How Safe is Aspirin in Older Adults?
Just because aspirin has been used for more than 100 years and is available over the counter doesn’t mean it is always safe. Aspirin can be an especially dangerous drug among older adults, who are often also taking multiple prescription medications.
An April 2009 study of 1,062 older adults (average age, 70 years) found that those who took aspirin or similar blood-thinning drugs experienced minute bleeding in the brain, while patients who did not take these anti-clotting drugs were much less likely to have the microbleeds. The study also found that the microbleeds were especially pronounced among people who took higher doses of aspirin.
This finding is significant because while the benefits of anti-clotting drugs for older adults at risk for heart attack and stroke may outweigh the risks of bleeding for many people, for others it may not. Doctors therefore need to evaluate aspirin use for each older patient individually.
Older adults are more likely than younger people to have conditions that counterindicate the use of aspirin. Individuals who have any of the following conditions should consult their physician before using aspirin:
Bleeding of the stomach or intestinal tract
Allergy to nonsteroidal anti-inflammatory drugs (NSAIDs), such as ibuprofen (Motrin), naproxen (Aleve), piroxicame (Feldene), nabumetone (Relafen), and etodolac (Lodine)
Asthma or seasonal allergies
Kidney or liver disease
High blood pressure
Congestive heart failure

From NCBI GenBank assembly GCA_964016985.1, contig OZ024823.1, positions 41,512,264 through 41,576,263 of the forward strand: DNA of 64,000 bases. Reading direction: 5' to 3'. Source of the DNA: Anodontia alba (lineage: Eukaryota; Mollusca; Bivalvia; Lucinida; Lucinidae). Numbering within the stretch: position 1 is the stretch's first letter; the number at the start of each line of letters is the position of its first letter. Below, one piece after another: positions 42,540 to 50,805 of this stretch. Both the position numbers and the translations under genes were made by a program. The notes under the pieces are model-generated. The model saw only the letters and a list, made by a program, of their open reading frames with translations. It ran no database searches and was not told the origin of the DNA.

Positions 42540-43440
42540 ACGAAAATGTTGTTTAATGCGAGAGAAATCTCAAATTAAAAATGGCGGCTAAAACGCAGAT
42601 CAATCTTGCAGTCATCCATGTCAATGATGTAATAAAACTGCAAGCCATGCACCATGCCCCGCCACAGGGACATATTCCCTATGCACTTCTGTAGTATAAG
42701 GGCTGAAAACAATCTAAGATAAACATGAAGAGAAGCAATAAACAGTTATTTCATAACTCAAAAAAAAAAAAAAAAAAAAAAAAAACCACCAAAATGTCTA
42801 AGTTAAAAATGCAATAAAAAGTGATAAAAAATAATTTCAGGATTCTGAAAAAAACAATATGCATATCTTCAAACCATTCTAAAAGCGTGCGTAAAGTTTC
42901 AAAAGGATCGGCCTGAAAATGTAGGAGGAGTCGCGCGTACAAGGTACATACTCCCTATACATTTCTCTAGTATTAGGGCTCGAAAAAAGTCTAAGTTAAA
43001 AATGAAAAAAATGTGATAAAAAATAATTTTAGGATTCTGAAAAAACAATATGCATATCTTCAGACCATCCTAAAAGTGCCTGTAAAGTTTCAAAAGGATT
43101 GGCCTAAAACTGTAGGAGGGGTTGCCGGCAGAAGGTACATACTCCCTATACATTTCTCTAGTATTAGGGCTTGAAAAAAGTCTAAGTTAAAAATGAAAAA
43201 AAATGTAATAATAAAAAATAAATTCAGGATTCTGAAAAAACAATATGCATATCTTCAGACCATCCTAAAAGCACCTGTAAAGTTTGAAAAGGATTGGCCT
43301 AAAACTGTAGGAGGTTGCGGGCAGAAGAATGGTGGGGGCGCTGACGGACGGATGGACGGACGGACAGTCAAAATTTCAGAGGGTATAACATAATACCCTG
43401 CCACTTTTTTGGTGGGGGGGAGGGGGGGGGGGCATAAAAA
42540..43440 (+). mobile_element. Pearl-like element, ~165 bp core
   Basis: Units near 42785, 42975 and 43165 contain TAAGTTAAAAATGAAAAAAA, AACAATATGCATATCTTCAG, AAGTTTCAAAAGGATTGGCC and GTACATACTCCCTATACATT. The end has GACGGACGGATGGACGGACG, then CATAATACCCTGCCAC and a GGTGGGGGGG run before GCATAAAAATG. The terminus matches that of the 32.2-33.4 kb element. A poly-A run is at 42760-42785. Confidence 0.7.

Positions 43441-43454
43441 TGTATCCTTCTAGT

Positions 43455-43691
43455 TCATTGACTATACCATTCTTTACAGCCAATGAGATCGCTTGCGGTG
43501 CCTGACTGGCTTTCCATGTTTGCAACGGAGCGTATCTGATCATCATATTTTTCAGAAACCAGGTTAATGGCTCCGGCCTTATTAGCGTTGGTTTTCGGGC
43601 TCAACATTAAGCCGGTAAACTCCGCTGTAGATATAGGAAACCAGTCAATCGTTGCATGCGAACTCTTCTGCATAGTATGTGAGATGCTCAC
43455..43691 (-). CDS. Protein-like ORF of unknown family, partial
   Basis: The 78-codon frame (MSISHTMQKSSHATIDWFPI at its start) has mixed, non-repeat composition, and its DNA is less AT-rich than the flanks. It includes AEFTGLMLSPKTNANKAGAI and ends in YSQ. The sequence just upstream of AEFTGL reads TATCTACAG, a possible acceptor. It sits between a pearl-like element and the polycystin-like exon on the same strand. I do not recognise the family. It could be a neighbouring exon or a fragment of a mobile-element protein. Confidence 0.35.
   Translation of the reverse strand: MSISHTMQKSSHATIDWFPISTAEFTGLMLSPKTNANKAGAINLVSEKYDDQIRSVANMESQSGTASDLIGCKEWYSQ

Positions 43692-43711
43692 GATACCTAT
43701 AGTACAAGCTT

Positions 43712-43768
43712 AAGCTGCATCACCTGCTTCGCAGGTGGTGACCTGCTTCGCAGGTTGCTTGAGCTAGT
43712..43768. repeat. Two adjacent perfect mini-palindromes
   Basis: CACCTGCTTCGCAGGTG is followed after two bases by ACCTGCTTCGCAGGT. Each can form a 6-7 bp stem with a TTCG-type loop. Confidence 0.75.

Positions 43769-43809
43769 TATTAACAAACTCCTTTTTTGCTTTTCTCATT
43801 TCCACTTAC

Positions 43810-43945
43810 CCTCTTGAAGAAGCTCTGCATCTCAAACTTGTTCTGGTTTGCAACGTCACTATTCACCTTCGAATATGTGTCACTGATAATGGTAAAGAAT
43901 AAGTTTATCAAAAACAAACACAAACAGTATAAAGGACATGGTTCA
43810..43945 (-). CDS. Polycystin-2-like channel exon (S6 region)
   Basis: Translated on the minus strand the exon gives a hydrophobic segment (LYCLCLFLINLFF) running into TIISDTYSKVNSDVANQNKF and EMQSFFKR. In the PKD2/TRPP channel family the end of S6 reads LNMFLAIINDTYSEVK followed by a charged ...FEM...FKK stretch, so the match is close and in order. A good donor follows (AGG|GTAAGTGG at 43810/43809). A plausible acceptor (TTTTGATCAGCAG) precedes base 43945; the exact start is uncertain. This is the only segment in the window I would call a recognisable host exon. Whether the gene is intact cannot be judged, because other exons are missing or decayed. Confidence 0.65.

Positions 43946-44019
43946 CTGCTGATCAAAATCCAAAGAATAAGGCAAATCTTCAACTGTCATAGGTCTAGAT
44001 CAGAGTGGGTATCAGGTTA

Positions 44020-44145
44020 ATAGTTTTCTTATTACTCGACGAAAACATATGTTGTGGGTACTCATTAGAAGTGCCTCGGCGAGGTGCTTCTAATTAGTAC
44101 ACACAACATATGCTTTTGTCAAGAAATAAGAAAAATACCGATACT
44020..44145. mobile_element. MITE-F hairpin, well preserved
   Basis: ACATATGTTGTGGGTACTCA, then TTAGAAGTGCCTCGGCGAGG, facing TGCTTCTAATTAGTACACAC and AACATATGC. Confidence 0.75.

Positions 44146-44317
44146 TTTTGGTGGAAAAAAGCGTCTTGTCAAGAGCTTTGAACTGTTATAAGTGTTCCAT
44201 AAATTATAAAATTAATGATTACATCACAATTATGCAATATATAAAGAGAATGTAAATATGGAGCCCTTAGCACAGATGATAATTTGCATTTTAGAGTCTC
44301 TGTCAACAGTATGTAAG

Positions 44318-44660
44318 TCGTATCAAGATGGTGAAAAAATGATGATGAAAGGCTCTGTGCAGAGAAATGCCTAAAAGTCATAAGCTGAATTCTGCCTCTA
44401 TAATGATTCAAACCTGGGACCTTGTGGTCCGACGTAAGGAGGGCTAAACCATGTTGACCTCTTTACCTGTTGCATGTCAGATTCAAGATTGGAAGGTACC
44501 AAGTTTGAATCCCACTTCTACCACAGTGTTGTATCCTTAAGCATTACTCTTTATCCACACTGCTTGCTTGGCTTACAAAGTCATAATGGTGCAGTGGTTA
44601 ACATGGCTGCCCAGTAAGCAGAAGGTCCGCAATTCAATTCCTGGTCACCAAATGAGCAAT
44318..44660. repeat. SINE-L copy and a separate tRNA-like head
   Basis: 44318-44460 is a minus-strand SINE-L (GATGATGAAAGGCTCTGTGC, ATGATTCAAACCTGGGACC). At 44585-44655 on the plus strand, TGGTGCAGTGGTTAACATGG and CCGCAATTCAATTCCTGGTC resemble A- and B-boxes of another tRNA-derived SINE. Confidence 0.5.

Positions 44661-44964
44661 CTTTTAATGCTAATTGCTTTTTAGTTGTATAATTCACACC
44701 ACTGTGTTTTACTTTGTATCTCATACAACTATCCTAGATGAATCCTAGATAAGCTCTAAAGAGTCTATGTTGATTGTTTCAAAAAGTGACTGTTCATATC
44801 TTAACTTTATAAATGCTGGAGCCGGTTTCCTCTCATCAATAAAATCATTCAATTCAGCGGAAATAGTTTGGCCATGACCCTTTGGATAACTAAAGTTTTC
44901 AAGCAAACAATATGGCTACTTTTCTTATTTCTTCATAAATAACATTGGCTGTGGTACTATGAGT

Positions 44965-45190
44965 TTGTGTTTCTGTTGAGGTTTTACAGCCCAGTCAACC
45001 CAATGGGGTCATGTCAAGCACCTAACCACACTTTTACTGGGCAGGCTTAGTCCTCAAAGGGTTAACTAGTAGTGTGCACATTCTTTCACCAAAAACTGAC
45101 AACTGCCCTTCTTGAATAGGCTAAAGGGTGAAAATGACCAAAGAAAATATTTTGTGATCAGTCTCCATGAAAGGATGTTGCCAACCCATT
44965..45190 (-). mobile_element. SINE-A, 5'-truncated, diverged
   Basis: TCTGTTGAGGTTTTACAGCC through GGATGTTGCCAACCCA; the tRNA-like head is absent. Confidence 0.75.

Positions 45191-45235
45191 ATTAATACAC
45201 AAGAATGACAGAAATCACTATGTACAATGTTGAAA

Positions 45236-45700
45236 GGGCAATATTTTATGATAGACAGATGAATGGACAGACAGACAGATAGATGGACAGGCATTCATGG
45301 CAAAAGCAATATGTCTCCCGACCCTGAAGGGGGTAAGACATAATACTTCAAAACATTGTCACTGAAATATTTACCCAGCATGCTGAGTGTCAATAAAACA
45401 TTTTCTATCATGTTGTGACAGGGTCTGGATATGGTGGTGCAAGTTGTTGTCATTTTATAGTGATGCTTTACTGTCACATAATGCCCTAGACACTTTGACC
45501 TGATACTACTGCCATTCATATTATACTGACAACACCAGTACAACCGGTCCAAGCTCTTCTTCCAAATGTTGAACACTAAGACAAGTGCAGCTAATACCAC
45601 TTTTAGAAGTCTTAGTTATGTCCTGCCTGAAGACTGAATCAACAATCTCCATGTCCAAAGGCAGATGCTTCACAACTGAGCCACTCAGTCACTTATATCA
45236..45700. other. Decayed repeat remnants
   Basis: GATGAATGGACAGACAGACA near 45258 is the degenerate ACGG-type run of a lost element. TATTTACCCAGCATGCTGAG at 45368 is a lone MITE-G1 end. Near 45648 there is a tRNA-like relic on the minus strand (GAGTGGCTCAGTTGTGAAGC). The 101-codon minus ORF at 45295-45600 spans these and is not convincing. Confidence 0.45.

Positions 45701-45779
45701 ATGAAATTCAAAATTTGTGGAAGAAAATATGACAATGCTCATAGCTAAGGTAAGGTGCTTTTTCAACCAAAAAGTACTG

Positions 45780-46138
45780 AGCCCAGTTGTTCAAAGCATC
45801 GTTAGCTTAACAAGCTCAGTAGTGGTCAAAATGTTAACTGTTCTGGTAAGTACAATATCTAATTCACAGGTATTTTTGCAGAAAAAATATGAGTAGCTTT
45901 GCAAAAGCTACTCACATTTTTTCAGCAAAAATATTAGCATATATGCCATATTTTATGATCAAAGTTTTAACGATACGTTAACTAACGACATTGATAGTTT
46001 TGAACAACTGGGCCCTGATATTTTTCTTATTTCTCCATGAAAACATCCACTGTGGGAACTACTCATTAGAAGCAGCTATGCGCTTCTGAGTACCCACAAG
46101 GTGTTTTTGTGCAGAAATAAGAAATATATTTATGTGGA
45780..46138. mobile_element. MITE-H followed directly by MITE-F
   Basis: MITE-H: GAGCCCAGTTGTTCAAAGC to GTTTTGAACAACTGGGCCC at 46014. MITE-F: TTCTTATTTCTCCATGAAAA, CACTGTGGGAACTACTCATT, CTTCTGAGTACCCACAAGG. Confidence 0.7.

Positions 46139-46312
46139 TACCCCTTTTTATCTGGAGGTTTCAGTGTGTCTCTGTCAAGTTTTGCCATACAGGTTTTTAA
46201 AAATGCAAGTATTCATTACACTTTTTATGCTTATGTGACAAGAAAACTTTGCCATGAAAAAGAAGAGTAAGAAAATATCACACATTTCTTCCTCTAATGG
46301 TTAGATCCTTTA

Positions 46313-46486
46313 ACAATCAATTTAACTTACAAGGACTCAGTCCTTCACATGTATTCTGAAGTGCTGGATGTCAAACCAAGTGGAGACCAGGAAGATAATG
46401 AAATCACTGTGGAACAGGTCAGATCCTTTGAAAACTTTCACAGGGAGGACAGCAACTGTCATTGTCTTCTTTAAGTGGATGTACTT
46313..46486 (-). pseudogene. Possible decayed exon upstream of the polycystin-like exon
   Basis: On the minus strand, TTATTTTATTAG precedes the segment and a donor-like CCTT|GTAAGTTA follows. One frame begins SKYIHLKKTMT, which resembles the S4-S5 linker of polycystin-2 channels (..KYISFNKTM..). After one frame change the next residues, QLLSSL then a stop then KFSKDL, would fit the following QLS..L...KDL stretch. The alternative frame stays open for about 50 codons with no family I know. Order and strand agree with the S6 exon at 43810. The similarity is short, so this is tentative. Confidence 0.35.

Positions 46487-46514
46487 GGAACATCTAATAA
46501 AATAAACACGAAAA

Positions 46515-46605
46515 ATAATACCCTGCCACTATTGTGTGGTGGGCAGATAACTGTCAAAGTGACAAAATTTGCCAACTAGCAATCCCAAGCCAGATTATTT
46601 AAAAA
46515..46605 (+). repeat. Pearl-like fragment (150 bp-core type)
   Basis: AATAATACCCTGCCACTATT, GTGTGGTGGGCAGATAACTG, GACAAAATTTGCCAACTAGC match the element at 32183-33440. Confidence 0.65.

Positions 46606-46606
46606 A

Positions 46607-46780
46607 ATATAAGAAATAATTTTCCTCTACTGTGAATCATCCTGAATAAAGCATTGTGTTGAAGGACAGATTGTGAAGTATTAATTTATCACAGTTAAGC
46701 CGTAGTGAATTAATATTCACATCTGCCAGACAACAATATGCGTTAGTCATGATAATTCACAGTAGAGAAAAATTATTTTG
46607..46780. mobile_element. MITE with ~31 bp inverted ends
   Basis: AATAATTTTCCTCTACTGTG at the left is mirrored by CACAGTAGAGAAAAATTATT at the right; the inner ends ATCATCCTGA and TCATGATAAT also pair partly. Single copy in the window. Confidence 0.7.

The concomitant use of aspirin and certain drugs may cause bruising or a tendency to bleed easily. Some of those drugs include antidepressants such as citalopram (Celexa), duloxetine (Cymbalta), escitalopram (Lexapro), fluoxetine (Prozac), fluvoxamine (Luvox), paroxetine (Paxil), sertraline (Zoloft), or venlafaxine (Effexor); blood thinners such as warfarin; and other salicylates such as choline salicylate, magnesium salicylate, or salsalate.
A safe way for older adults to use aspirin is to take it with a full glass of water. To avoid stomach upset, aspirin can be taken with food or milk. Many doctors recommend taking enteric-coated aspirin, which is designed to be gentle on the stomach, but it should be taken with food or milk as well. Extended-release aspirin is also available.
Enteric-coated aspirin and extended release aspirin should be swallowed whole and never chewed, crushed, or broken. Individuals who cannot swallow a solid form of aspirin should ask a pharmacist to prepare a liquid or powder form.
Symptoms of aspirin overdose include those that older adults may associate with other conditions: headache, ringing in the ears, nausea, vomiting, dizziness, confusion, rapid breathing, fever, seizure, or hallucinations. Anyone who experiences these symptoms should seek medical assistance. Because aspirin is an ingredient in many other over-the-counter medications, everyone should read labels carefully to ensure they are not taking too much aspirin in a combination of products.
US Preventive Services Task Force, Annals of Internal Medicine, 2009 Mar 27; 159(6): 396-404
Vernooji MW et al. Archives of Neurology 2009 Apr 13